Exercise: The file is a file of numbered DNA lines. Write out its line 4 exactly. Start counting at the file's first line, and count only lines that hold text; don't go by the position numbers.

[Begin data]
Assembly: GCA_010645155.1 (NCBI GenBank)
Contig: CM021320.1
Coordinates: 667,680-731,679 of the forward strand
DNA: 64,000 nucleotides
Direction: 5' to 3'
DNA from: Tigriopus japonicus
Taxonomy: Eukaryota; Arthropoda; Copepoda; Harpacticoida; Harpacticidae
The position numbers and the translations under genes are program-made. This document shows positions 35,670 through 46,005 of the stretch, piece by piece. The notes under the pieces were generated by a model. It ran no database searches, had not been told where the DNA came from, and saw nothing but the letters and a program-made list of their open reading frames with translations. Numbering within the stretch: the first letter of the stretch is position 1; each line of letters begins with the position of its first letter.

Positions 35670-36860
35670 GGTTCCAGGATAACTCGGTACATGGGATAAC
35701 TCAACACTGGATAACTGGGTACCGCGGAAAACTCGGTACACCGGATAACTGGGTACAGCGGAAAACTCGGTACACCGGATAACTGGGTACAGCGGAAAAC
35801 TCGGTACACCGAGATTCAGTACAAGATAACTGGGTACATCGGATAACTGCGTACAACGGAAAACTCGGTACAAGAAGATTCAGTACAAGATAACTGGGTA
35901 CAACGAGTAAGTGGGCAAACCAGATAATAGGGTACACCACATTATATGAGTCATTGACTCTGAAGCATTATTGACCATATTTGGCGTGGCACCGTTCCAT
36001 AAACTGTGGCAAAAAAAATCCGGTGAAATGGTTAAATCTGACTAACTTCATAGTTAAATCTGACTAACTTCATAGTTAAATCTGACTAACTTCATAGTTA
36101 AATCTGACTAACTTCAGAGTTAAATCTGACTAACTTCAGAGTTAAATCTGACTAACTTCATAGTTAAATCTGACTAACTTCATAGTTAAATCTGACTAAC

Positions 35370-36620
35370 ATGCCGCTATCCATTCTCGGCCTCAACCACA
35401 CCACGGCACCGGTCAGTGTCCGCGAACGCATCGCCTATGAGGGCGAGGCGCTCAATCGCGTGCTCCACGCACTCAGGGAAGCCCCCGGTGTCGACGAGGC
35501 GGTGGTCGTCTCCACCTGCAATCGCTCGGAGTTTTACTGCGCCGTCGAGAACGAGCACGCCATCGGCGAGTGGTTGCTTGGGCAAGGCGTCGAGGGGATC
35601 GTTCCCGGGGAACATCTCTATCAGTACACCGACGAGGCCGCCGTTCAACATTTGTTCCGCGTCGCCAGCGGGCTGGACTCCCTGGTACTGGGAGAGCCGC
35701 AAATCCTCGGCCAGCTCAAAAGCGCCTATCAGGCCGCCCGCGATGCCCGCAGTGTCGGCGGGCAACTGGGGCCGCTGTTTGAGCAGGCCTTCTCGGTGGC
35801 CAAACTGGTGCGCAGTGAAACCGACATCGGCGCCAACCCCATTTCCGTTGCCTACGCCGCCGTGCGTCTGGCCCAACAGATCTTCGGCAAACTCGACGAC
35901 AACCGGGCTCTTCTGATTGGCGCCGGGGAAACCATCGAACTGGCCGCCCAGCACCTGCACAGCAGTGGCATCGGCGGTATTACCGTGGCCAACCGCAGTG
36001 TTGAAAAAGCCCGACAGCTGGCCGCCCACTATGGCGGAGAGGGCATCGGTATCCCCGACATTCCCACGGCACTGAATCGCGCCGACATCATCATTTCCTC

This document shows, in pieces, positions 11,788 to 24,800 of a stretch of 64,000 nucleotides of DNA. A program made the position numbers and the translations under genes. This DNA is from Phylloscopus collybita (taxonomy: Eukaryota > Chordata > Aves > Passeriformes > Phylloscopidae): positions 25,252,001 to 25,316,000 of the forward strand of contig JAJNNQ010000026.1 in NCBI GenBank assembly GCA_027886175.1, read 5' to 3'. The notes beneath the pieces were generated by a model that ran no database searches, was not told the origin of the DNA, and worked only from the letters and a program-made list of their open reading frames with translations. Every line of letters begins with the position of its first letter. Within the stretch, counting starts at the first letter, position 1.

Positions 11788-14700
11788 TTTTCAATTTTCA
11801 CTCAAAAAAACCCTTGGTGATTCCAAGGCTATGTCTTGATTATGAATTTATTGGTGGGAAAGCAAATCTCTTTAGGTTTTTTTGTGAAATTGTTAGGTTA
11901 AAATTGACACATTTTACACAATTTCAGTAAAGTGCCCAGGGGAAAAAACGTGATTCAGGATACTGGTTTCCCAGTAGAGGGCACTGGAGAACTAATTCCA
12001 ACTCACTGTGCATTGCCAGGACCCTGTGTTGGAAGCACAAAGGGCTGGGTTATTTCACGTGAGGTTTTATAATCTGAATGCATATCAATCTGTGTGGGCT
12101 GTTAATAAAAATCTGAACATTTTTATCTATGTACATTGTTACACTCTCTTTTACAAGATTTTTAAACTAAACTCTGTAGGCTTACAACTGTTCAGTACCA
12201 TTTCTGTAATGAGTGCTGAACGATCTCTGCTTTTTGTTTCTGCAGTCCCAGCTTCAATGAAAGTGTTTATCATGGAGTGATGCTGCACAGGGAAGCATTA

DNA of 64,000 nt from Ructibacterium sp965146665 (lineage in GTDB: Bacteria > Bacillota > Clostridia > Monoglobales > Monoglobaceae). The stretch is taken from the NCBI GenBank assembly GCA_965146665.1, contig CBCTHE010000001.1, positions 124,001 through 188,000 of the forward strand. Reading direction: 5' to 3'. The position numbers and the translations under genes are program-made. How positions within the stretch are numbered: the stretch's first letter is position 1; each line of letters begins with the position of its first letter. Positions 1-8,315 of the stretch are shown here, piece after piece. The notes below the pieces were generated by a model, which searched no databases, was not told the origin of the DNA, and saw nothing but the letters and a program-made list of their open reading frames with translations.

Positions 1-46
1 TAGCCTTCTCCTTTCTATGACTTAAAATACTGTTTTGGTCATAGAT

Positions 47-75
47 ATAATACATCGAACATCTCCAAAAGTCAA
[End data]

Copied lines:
DNA: 64,000 nucleotides